Give and Take: Auto Insurance Premiums Drop at Expense of Ontario’s Injured and Vulnerable

Signs at Rally for Fair Insurance Benefits

OTLA President-Elect Adam Wagman recently appeared with Jerry Agar on Newstalk 1010, Scott Thompson of AM900 CHML, and also with Tom Hayes on Global News to speak about concerns with Ontario’s new auto insurance rules.

On June 1, 2016, in an effort to reduce insurance premiums in Ontario, the Provincial government has mandated changes to accident benefits. These changes include a $1 million dollar reduction to coverage for the catastrophically injured.

All of these changes warrant many questions. Here are some FAQs regarding the new rules.

Q: What does this legislation mean for drivers in Ontario?
A: The government has taken $1 million of needed treatment and care away from those who suffer catastrophic injuries, including people with spinal cord injuries and severe brain injuries. If someone who you know ends up in a wheelchair as a result of a car accident, they will not have the care and treatment that they need.
Q: What has changed?
A: In order to reduce insurance premiums by about 10%, the government has cut medical and care benefits for people in wheelchairs and those with severe brain injuries by $1million. So, in exchange for about $150 per insurance policy, you and your family will now not have the protection that you need to recover and have the quality of life you deserve.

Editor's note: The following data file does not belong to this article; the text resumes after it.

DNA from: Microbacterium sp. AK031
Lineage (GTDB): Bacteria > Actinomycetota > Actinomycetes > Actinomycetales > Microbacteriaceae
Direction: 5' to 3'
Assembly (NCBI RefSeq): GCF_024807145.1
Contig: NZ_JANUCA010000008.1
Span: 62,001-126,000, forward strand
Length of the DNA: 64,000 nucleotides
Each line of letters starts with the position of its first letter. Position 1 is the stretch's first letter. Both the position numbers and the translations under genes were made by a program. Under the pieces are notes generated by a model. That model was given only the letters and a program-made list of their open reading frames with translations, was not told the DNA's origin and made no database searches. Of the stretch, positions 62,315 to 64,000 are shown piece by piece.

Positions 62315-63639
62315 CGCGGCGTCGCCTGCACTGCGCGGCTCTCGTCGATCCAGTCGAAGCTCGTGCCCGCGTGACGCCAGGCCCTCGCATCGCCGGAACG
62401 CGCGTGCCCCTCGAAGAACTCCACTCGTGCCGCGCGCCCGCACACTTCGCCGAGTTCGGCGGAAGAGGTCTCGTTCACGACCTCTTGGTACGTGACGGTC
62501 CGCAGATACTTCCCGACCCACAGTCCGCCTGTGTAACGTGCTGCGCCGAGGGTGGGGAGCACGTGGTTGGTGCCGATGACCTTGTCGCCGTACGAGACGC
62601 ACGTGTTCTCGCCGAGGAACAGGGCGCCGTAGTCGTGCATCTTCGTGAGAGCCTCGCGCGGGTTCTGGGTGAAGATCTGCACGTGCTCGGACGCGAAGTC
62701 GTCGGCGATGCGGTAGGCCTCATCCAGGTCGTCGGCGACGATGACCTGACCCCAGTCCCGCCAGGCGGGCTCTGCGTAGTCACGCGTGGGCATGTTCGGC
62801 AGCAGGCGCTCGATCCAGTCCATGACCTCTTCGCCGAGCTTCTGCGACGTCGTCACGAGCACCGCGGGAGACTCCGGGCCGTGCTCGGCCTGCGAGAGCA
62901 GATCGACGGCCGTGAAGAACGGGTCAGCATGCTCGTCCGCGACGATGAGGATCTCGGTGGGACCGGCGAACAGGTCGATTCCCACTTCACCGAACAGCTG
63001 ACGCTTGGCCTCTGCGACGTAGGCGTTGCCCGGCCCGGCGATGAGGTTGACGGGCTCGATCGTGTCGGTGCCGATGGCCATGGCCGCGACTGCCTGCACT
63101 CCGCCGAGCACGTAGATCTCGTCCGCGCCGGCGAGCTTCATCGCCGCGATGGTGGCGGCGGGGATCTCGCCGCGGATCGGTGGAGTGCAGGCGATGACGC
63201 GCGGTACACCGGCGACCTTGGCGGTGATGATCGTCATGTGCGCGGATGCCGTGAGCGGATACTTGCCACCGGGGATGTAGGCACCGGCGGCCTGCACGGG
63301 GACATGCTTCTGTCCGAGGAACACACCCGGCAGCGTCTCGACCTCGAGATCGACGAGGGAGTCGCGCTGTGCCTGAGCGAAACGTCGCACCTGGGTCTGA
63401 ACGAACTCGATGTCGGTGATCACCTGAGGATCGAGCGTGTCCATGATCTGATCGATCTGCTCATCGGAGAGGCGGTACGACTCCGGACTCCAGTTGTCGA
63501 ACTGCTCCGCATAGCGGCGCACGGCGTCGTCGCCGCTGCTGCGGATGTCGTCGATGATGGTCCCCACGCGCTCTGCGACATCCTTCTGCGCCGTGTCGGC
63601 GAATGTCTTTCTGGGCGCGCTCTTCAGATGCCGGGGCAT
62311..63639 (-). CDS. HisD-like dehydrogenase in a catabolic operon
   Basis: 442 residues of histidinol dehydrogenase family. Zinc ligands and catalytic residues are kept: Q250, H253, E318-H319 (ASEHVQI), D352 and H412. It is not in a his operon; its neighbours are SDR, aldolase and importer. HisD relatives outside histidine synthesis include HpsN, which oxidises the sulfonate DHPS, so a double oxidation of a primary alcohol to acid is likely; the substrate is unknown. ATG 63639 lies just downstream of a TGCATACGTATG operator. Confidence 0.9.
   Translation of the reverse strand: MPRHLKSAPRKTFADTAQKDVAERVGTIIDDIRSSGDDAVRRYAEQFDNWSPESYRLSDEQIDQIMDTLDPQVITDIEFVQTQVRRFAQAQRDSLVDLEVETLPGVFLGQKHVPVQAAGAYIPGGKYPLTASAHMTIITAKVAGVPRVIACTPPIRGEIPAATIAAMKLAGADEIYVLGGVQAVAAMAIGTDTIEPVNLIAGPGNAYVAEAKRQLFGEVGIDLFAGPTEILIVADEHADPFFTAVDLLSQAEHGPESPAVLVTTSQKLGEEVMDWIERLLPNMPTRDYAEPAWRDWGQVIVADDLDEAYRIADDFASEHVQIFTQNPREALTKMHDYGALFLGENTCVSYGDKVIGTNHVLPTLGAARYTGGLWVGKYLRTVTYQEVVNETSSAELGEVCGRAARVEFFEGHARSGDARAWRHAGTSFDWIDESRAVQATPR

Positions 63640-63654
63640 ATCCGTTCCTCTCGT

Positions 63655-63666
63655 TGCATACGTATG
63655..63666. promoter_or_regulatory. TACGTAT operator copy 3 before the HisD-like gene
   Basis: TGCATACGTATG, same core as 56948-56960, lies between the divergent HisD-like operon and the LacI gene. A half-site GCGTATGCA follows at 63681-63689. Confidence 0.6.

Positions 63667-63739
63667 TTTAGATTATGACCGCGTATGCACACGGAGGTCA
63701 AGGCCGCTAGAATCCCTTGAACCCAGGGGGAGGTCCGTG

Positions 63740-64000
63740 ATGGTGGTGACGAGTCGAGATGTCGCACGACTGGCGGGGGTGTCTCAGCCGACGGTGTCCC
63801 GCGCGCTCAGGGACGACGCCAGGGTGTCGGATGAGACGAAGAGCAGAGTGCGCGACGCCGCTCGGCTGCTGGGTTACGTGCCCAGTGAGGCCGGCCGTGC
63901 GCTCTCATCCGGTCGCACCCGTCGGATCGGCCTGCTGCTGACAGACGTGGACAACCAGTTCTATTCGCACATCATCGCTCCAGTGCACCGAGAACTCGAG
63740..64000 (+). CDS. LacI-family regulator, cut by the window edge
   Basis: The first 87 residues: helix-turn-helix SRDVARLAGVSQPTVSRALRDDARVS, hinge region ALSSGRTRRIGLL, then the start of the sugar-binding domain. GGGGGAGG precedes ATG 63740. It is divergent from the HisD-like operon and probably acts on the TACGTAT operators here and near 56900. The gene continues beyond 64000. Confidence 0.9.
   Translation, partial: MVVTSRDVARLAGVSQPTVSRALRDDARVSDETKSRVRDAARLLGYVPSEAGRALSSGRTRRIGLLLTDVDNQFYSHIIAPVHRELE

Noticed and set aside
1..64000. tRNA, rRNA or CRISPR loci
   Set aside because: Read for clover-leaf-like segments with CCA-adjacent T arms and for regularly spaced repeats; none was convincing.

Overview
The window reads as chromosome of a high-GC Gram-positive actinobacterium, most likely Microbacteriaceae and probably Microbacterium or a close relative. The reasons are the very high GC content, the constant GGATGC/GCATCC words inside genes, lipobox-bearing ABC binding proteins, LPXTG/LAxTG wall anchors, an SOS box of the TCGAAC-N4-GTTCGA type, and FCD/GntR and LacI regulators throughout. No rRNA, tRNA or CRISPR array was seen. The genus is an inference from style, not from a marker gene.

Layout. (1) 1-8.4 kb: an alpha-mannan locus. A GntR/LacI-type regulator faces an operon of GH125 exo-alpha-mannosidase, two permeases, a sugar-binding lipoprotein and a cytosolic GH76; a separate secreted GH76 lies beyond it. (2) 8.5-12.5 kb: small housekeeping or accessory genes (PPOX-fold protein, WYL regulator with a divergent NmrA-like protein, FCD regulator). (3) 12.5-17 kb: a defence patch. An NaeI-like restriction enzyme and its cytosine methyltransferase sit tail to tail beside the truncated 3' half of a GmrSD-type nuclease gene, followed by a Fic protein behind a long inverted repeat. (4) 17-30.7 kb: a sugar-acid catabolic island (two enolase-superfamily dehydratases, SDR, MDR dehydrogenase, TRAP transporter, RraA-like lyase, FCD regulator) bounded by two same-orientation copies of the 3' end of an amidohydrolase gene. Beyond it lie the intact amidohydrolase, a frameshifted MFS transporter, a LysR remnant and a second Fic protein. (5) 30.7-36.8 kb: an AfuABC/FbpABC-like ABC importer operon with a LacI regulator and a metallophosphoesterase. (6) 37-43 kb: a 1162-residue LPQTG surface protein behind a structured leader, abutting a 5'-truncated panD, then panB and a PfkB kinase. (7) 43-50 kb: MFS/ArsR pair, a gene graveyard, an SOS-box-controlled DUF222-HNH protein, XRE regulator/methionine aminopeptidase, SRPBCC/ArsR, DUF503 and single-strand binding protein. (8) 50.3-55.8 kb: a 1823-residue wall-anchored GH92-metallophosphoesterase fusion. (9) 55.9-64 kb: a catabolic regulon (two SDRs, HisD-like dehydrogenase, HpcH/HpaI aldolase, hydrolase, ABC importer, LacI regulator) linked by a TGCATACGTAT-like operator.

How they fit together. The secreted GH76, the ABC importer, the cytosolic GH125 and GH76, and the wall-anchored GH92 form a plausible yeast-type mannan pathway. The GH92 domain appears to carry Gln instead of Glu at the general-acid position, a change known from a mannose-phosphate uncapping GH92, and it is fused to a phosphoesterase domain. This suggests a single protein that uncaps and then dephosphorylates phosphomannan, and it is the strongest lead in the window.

Q: A million dollars is a lot of money. What does it really mean?
A: Right now, you have one million dollars in coverage for rehabilitation and another million for your necessary care. But, with this cut, if you still get all of the treatment and rehabilitation you need, you will have almost nothing left for your care. Or, you will have to choose not to get your physiotherapy, or your wheelchair, or the accommodations to your home to live more independently, in order to save a bit of money to help with your care for a few years. Once the money is gone, there is nothing left for the rest of your life. And, that money will go quickly. You and your family will not have the quality of care, recovery and support that you need, and have the quality of life you deserve.
Q: What does this really mean for insured drivers?
A: Drivers in Ontario do not have a choice. We must have auto insurance. But you do have the choice to pay a small additional insurance premium to get some of this important coverage back. Isn’t your family worth it? The average driver has had their insurance reduced by an average of $150 a year, but make no mistake that you are trading that reduction in cost for the reduced quality of care and life of your loved ones. So, spend part of that cut in premiums to purchase “optional benefits” for medical, rehabilitation and attendant care. Don’t let your family go without this necessary coverage!
Q: What can we do?
A: Call your broker or insurance company today and get this optional coverage added back into your policy. Use your premium cost savings to buy back peace of mind. Isn’t your family worth it?